Agnes Yamauchi finds unexpected golf bliss

    Agnes Yamauchi warms up at Ko Olina Golf Course, where the windy conditions had the palm trees swaying.

Instead of seeking shelter from Tropical Storm Olivia, Agnes Yamauchi was out on Oahu’s Ko Olina Golf Course attacking pins.

Yamauchi fired a 12-over 84 at a local qualifier on Wednesday to earn a spot to the U.S. Senior Women’s Amateur.


Mira Jang, from Oahu, took medalist honors with an 8-over 80, and Maui’s Lisa Judge tied Yamauchi to also qualify for the U.S. Senior Women’s Amateur, which will be held Oct. 6-11 at Vero Beach, Fla.

Yamauchi’s first berth to a national tournament didn’t come easily. In fact, she was in a deep rabbit hole as she stood at 9-over after the front nine.

She made bogey on every hole, except for No. 7 and No. 9, where she carded par and double-bogey, respectively.

From there, her determination kicked in, Yamauchi opened the back nine with three straight pars, followed by a birdie on No. 14 — a par 5, 464-yard dragstrip, guarded by bunkers and palm trees.

Then she had consecutive pars, a bogey on No. 17 and double-bogey on No. 18, a par 4, 377-yard challenge with water hazards to disturb a golfer’s serenity.

Yamauchi didn’t have a lot of leeway in the 12-person field. Dunk a ball in the water and it’s likely she’s staying home. Oahu’s Marie Miyashiro finished with an 86 and is the first alternate.

“It’s unexpected,” Yamauchi said of qualifying. “I’d thought I’d play it and see how I compare to other women. I didn’t expect it because I didn’t play very well.”

Her son, Dalen Yamauchi, a former UH-Hilo golfer and pro based in Arizona, sent her the info on the qualifier at Ko Olina.

Her husband, Wayne “Yama” Yamauchi, was her caddie. Unfortunately, Yama won’t be her caddie in Florida because he has travel plans to visit Arizona.

Agnes described the greens as fast with windy conditions at Ko Olina, which hosted the LPGA’s Lotte Championship back in April.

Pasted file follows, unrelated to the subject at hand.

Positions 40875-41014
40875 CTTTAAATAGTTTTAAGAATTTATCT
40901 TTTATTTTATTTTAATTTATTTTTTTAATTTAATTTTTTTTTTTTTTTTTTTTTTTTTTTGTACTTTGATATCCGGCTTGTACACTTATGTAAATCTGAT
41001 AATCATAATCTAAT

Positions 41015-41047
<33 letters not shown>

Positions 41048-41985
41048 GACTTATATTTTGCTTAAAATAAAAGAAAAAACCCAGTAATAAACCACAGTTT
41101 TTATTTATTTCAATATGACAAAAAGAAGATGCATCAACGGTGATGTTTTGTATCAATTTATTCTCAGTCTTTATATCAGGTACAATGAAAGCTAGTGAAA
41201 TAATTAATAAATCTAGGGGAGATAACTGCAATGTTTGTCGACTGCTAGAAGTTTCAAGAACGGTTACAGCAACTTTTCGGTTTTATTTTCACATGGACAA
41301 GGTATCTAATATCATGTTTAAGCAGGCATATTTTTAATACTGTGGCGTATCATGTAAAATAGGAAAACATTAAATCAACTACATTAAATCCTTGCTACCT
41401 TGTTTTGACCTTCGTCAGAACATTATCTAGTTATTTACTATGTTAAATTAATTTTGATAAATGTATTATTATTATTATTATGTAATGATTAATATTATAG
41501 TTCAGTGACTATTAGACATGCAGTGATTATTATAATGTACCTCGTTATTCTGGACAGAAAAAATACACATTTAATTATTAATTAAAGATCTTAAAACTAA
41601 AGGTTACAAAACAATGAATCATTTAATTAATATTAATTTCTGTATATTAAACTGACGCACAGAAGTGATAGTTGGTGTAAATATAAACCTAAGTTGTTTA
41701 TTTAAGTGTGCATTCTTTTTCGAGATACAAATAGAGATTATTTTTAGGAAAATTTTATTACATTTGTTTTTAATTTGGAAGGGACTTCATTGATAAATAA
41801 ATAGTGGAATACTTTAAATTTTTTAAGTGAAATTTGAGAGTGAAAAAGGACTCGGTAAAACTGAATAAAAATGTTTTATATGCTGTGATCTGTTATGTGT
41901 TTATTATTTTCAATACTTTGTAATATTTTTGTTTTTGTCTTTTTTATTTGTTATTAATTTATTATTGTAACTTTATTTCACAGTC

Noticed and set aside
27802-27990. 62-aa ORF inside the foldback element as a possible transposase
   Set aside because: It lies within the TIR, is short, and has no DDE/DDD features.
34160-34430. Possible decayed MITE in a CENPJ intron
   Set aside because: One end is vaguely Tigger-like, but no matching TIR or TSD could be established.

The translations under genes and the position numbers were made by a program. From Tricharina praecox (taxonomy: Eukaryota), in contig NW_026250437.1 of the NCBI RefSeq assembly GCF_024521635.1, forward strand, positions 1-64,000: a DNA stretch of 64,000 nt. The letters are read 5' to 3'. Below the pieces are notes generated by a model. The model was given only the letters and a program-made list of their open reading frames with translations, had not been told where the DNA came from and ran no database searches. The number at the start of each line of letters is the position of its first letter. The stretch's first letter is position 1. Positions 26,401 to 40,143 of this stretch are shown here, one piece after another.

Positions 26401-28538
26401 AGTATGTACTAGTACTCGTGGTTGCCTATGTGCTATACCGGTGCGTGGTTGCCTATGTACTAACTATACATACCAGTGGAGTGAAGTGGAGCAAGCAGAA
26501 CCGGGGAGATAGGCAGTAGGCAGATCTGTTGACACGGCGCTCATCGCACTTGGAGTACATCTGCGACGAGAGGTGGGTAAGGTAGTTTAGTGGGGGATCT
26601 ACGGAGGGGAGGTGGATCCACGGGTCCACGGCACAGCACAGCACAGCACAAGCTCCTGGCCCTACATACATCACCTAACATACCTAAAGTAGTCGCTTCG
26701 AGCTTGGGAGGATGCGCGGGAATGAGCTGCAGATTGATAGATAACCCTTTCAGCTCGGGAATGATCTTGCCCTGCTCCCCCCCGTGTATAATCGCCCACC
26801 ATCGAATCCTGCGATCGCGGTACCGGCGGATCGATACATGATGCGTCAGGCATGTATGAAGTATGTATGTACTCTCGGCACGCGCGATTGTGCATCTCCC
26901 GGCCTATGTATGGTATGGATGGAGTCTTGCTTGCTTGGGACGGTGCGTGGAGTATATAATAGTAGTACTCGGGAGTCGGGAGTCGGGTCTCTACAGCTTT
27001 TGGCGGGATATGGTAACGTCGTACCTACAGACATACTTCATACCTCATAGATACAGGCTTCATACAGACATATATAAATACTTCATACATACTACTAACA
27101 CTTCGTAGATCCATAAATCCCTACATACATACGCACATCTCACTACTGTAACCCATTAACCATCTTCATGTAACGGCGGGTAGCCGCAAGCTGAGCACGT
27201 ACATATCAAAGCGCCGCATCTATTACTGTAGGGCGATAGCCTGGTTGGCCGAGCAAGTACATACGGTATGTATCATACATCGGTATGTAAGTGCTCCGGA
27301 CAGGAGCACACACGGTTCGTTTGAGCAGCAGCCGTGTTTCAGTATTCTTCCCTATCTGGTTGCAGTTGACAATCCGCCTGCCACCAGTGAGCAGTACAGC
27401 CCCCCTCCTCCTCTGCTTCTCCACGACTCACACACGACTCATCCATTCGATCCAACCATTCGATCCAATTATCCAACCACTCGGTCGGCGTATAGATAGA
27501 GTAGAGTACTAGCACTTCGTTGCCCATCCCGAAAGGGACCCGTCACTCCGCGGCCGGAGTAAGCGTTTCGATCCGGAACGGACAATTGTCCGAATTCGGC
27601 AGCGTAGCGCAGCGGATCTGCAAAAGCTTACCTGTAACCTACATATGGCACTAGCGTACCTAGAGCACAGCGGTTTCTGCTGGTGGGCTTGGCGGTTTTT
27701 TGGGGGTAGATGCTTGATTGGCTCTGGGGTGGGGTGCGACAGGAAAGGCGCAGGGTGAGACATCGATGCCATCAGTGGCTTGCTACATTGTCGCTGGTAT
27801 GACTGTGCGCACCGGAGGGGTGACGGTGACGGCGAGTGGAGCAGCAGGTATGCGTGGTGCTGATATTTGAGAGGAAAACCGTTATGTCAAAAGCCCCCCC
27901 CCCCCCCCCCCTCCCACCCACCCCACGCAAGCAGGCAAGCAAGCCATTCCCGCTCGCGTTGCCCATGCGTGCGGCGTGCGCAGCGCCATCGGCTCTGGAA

“I’ve never played in this tourney before,” Agnes said. “My driver was OK, and I settled down on the back nine. I got a couple of pars and one birdie, which was kind of a plus. On the back nine, Yama had to calm me down.”

When Agnes and Yama, who’s retired, are not volunteering at a BIIF game or running a Nobu Yamauchi RBI baseball or softball event, they’re hitting the links.

Like Dalen, Casey Yamauchi, the youngest, grew up in baseball. But unlike his older brother, it’s baseball for Casey at the bat. He’ll play ball at UH-Hilo.

Dalen Yamauchi qualified twice for the NCAA Division II national championships, and Yama saw the same spark in mother and son.

“I could see the fire in her eyes to win like Dalen,” Yama said. “She never gave up after shooting 9-over on the front nine. Conditions were tough, windy, wet, and cold.

“She was the only woman to shoot 39 over the final nine holes. I’m very proud of her, just like I’m proud of Casey and Dalen.”

Dalen got serious about golf in his freshman year at Waiakea. His mom was a late bloomer as well. Agnes didn’t really start to play until after college.

She’s a counselor at Hilo High. She’s competed in local qualifiers and local tournaments before but never entered with the mindset she would be playing at a beauty like the Orchid Island and Beach Club, a course designed by Arnold Palmer.

“I thought I might as well try it since it’s in Hawaii,” Agnes said. “After school and weekend, we’ll play, but it’s not every day.”


That will soon change.

“Now with the tourney, I’ve got to practice every day,” said the U.S. Senior Women’s Amateur qualifier.